Twelfth Chemical, Biological, Radiological Nuclear (CBRN) Risk Mitigation Centres of Excellence National Focal Points Round-Table Meeting for Eastern and Central Africa

Opening statement by the RC ad interim at the CBRN Risk Mitigation CoE National Focal Points Round-Table Meeting for Eastern and Central Africa

It is my pleasure to be with you today at this round-table meeting organized within the framework of the CBRN Risk Mitigation Centres of Excellence Initiative, funded by the European Union, and implemented by the United Nations Interregional Crime and Justice Research Institute and European Commission Joint Research Centre in close collaboration with the partner countries.

The threats posed by CBRN weapons and materials are at the top of the international security agenda, as confirmed by the United Nations General Assembly resolution 66/282 (2012) and the accompanying report of the Secretary-General[1] regarding the United Nations Global Counter-Terrorism Strategy. It is also evident that an effective strategy to mitigate CBRN risks of criminal, accidental or natural origin requires a high level of collaboration and coordination both between different national agencies and among countries and international and regional organizations.

The CBRN Centres of Excellence Initiative, which started its implementation in 2010, addresses the mitigation of and preparedness against risks related to CBRN material and agents seeking to boost cooperation at national, regional and international levels, and to develop a common and coherent CBRN risk mitigation policy. The Initiative puts in place a framework for cooperation and coordination across all levels of government and among international partners, such as Organisation for the Prohibition of Chemical Weapons (OPCW), Biological Weapons Convention Implementation Support Unit (BWC ISU), International Atomic Energy Agency (IAEA), the 1540 Committee[2], Word Health Organization and others. The programme also facilitates regional cooperation in order to enhance CBRN capabilities. 

This Initiative has been present in the region of the Eastern and Central Africa since 2012. Its Centre of Excellence currently counts eleven partner countries: Burundi, the Democratic Republic of the Congo, Ethiopia, Ghana, Kenya, Malawi, Rwanda, Seychelles, Tanzania, Uganda and Zambia.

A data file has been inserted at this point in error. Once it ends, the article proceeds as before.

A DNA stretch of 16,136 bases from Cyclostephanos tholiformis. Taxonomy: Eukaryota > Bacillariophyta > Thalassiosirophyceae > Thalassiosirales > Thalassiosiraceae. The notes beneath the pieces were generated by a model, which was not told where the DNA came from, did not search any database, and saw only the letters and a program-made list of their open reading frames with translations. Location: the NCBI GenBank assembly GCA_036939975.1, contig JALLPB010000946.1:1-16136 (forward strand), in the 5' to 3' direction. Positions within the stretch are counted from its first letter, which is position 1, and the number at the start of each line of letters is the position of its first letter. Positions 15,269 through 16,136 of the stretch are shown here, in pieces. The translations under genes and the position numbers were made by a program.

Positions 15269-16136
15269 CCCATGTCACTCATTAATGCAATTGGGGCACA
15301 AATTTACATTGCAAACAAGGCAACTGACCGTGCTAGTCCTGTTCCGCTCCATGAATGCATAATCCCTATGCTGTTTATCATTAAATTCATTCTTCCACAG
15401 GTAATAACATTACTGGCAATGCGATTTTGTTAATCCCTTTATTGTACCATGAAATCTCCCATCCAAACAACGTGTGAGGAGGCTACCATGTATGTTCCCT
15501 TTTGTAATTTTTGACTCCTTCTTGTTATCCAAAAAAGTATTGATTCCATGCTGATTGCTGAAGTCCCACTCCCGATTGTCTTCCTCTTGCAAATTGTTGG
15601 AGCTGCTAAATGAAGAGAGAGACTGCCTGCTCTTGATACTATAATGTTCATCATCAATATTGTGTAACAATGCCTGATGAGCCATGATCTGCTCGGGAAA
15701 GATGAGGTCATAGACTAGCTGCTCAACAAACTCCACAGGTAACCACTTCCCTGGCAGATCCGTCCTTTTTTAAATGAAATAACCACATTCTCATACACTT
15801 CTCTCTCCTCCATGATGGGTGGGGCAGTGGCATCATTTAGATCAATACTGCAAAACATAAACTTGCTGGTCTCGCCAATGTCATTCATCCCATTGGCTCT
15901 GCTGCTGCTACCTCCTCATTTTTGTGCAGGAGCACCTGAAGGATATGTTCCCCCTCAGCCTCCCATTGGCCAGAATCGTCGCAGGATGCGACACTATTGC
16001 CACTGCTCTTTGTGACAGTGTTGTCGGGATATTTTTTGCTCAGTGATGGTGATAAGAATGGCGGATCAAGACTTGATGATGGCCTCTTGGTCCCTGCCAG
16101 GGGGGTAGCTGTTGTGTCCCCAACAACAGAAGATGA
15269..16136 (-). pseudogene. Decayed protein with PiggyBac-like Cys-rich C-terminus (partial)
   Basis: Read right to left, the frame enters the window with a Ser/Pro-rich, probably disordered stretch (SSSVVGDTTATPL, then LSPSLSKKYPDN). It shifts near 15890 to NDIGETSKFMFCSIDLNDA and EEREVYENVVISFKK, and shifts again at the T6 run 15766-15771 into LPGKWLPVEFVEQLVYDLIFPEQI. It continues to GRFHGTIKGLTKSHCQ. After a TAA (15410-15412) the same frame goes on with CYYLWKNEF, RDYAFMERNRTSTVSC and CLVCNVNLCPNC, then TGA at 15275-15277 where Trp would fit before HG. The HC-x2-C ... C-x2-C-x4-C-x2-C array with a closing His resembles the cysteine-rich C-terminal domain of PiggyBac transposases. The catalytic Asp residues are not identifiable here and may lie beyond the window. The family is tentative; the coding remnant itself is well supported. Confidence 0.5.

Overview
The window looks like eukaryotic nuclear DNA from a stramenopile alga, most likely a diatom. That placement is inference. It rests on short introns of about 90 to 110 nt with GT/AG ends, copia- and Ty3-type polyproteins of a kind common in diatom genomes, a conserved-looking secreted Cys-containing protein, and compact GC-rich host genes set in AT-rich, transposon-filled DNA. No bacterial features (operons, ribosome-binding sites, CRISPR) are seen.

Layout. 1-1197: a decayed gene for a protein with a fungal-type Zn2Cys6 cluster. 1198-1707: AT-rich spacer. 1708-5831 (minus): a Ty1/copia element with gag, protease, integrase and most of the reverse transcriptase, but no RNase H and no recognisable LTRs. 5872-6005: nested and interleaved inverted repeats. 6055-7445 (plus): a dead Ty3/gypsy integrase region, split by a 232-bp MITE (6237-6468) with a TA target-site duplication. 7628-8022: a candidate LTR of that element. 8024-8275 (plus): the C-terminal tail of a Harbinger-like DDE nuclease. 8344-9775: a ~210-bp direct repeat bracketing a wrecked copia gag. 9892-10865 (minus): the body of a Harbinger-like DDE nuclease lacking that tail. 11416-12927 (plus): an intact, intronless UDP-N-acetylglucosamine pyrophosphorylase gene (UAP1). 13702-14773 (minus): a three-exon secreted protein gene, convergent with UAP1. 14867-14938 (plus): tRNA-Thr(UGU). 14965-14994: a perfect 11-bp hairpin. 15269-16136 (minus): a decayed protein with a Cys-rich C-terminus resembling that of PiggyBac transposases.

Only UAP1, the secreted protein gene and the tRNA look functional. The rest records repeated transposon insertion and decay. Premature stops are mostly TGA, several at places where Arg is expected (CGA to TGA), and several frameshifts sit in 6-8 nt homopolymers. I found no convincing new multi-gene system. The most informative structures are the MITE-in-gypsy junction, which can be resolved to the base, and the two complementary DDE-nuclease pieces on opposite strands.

The Republic of Ghana has officially joined in January 2014 through an exchange of letters between the Ministry of Foreign Affairs and Regional Integration and the European Commission, but the country has been engaging with the Initiative and contributing with its expertise from its very first interactions with the region in 2012. We are very grateful for its active role and the decision to host the regional meeting.

We are very grateful for its active role in supporting the region and the Regional Secretariat. For example, Ghana has previously benefitted from the CoE Project 17 - Establishing a national response plan in Ghana and Kenya for responding to unauthorized events involving CBRN materials implemented by the National Security Council Secretariat. In June last year Ghanaian experts provided assistance the Republic of Malawi which expressed interest to learn from the regional experience in the field of first response and putting in place a solid response measures for mitigation of CBRN incidents.

We truly believe that this exchange of experience and expertise will contribute to the sustainability of the CBRN Risk Mitigation initiative and the development of greater ownership amongst the partner countries.

This twelfth round-table meeting will provide an opportunity for the National Focal Points and experts from the region to share the latest developments related to the national CBRN risk mitigation efforts, including implementation of current and future projects, and to work on revising regional priorities on the basis of the national needs assessments and national action plans drafted so far. We are very proud of these efforts, as they enable better informed and focussed regional collaboration in CBRN risk mitigation.

In the morning session you will hear updates on the progress from the respective National Focal Points. This will then help you to move on to further revising and updating regional priorities to be addressed through the Initiative ensuring that future CoE projects will continue to reflect the most urgent needs of all countries.

I also encourage the partner countries to join the UN Group of Friends on CBRN Risk Mitigation and Security Governance which addresses and promotes various CBRN related topics at the United Nations, including the Security Council, by actively engaging with member states, donor countries and the UN Secretariat.

Honourable Minister, Excellencies, ladies and gentlemen, on behalf of the United Nations family I want to express our sincere gratitude for the support and commitment of the Republic of Ghana and for the hard work invested by all National Focal Points.

I wish all participants a fruitful round-table meeting. Thank you for your attention.

[1] A/66/762 (4 April 2012): United Nations Global Counter-Terrorism Strategy: activities of the United Nations system in implementing the Strategy – Report of the Secretary-General

[2] The committee established by the Security Council to monitor the implementation of Security Council Resolution 1540 (2004) , which – among other matters - imposes binding obligations on all States to adopt legislation to prevent the proliferation of nuclear, chemical and biological weapons, and their means of delivery, and  establish appropriate domestic controls over related materials to prevent their illicit traffickin

Speech by
Ms. Abibatou Wane-Fall
Chief of Mission, IOM Ghana (resident), Togo and Benin
Ms Wane-Fall
UN entities involved in this initiative
International Atomic Energy Agency
World Health Organization